People first, athletes second. This is one of the key findings of the report into Cycling New Zealand and its high performance programme, which is overseen and funded by High Performance Sport NZ.
Our cyclists aren't automatons, they aren't simply cookie-cutter pedalling machines - they are human beings, as complex and vulnerable as any of us.
The death of cyclist Olivia Podmore sent shockwaves through New Zealand sport. Her tragic story set in motion a review of Cycling NZ practices that should have widespread ramifications for all sports in New Zealand, particularly those accessing support from state-funded bodies.
The concept of "by any means necessary" in relation to Olympic success has long had its day. Yet here we are, mourning the death of an athlete who gave her all in the name of her sport's holy grail.
Today's report, a significant and thorough piece, has made it clear that athlete welfare has played second fiddle to glory on the podium for too long. The centralised programme has played a hand in this, as well as a disconnect between High Performance Sport NZ, Cycling NZ and - most importantly - the athletes themselves.
There is a lack of faith from the athletes about their concerns being heard, and the actions required to provide solutions for them. The response of many to questions posed by the review suggest that only a small percentage were happy with the attitude and structure of the body as a whole.
Questions around the performance, framework and culture within Cycling NZ are widespread, and sadly appear to also apply to other taxpayer-funded national sporting organisations.
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The question we have to ask ourselves is at what cost?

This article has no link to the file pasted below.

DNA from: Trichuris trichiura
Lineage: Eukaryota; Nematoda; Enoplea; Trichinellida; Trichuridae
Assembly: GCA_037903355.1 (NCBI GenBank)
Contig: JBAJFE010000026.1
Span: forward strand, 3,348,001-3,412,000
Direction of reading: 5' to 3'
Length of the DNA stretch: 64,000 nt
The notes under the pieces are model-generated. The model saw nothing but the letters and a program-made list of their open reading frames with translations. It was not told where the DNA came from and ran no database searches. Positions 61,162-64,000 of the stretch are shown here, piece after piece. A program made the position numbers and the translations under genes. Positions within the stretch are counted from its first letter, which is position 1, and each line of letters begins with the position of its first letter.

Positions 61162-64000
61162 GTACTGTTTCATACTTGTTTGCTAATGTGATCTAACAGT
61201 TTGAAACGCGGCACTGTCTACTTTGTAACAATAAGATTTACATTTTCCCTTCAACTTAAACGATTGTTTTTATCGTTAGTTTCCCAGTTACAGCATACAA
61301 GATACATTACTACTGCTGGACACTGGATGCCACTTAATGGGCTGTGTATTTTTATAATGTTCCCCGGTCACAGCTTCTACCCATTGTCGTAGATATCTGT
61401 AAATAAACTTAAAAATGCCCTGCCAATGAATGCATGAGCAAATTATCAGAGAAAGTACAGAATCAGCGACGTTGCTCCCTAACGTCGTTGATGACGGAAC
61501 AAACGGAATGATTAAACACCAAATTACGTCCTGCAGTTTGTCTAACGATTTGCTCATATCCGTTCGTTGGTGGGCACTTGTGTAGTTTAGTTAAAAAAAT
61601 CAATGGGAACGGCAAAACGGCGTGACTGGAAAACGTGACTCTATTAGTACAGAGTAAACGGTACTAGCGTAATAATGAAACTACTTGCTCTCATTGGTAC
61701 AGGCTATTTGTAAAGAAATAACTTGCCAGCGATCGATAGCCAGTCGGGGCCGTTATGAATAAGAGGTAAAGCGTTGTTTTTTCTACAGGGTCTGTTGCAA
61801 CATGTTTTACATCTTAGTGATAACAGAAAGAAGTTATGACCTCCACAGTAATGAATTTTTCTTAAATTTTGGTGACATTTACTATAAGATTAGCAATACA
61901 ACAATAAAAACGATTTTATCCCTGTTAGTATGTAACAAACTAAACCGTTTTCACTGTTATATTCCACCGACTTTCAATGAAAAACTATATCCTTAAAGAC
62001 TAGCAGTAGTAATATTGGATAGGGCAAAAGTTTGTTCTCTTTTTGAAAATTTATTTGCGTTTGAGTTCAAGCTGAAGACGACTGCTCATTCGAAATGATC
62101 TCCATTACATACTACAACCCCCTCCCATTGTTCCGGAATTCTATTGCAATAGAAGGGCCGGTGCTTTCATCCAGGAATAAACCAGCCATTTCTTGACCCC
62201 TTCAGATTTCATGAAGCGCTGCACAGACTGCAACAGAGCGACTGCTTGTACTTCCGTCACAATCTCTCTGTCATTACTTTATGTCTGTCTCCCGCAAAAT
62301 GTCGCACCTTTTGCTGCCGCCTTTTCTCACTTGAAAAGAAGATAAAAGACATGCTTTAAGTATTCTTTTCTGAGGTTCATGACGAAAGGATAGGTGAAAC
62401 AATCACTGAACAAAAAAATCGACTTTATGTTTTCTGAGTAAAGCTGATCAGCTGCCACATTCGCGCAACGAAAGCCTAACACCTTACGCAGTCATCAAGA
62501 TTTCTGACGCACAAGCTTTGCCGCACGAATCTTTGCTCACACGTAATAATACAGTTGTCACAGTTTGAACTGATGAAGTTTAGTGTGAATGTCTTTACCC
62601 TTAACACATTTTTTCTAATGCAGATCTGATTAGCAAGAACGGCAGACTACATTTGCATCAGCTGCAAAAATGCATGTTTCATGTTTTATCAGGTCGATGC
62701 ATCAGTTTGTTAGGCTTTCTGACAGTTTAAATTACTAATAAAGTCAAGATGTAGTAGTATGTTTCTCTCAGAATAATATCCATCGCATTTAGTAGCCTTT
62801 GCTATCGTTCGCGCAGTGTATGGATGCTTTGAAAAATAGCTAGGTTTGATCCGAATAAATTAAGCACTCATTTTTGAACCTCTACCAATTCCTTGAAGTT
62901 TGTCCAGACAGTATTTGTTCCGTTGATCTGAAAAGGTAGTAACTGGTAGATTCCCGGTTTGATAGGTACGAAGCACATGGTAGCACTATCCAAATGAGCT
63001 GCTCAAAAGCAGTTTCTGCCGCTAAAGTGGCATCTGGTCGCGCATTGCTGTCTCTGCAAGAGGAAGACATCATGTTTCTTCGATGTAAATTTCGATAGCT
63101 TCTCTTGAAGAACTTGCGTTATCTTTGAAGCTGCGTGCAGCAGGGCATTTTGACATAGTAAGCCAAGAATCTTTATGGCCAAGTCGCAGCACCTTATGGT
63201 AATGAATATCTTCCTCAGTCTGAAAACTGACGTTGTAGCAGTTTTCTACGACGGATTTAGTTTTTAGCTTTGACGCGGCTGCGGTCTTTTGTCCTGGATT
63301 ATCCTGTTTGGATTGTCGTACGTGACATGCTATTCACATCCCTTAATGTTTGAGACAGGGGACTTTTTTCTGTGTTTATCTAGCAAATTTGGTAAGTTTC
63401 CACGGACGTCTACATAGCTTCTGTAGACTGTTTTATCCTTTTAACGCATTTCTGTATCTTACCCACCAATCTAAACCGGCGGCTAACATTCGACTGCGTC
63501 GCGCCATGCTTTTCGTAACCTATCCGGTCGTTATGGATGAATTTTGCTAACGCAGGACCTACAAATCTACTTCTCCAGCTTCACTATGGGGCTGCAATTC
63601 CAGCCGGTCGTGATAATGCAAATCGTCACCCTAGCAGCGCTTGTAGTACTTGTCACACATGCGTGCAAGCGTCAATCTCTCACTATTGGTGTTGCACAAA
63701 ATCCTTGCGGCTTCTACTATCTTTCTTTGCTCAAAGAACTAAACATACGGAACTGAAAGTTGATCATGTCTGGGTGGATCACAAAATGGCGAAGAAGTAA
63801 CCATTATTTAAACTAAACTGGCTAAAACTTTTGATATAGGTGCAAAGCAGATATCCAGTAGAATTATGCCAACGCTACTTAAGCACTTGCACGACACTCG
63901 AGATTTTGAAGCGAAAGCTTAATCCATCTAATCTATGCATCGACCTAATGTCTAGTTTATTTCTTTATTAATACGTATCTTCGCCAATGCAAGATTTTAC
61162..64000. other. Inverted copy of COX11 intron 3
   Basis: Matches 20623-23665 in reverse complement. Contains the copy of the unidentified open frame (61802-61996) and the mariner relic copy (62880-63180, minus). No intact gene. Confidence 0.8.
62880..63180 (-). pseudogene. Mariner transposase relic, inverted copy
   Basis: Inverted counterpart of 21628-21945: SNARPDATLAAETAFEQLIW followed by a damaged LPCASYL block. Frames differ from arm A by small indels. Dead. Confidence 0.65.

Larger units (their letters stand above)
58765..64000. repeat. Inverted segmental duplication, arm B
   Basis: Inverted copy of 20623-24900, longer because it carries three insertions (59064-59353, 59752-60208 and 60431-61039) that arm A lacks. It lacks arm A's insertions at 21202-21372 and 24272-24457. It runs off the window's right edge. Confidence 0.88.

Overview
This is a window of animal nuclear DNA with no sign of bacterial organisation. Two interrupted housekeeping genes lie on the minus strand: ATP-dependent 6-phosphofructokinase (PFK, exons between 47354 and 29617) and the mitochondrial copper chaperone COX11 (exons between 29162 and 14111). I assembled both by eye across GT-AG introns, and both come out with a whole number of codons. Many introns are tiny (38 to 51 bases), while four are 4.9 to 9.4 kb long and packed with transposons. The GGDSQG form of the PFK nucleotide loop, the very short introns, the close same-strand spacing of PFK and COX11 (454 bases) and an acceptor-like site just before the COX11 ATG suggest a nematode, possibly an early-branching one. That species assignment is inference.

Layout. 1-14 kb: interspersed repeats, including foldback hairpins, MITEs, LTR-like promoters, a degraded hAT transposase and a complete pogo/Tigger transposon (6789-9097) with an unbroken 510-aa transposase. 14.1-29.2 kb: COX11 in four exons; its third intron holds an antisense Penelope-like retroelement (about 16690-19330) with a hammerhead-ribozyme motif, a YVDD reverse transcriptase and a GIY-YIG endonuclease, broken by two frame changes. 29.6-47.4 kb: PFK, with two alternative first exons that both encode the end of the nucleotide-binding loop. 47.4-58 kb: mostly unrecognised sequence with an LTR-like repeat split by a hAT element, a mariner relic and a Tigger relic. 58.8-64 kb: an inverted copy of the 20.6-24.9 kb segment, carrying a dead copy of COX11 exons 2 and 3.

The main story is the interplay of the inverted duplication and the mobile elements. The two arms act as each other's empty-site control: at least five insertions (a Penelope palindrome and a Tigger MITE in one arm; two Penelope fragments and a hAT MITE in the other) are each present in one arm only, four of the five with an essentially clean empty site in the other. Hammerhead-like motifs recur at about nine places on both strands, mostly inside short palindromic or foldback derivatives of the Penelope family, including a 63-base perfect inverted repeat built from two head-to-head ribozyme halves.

The glory of Olympic success is a shared experience. The collective nationalistic pride is immense, the feeling around little-old New Zealand competing against - and beating - the best the world can offer is a powerful one. It drives our youth to sport, wanting to achieve internationally and to be feted by their nation.
The flag being unfurled, the anthem resonating, the pride, the sense of achievement is an enticing prospect. Only a handful of athletes get to taste this. There are a select few that get close - and there are many that are left spent, spat out on the periphery. Their stories are important.
Olivia's death pulled this reality into sharp focus. Her journey, which ended in such overwhelming pain, is the extreme end of a path travelled by many. The number of athletes, across many sports, that suffer at the hands of the "whatever it takes" philosophy are left in the dark, as we focus on the bright lights of medals. The vast majority of athletes will not achieve the dizzying heights of global experiences - but their efforts, their stories and their lives are just as important, just as life changing as the elite who ascend to sporting greatness.
The narrative of our young Olympic hopefuls needs to be one of support, understanding and satisfaction. Granted, standing at the top of the podium is a goal that is incredibly difficult and comes with huge sacrifices. But we cannot accept that in the pursuit of glory we leave a trail of mental wreckage and disillusioned humans. That's not what sport should be.
At worst, this inquiry will be paid lip service to, and its recommendations sidestepped. At best, the lessons here will be embraced and acted upon, not only by Cycle NZ, but the wider community of taxpayer-funded national sporting organisations.
Our athletes - all of our athletes - deserve it.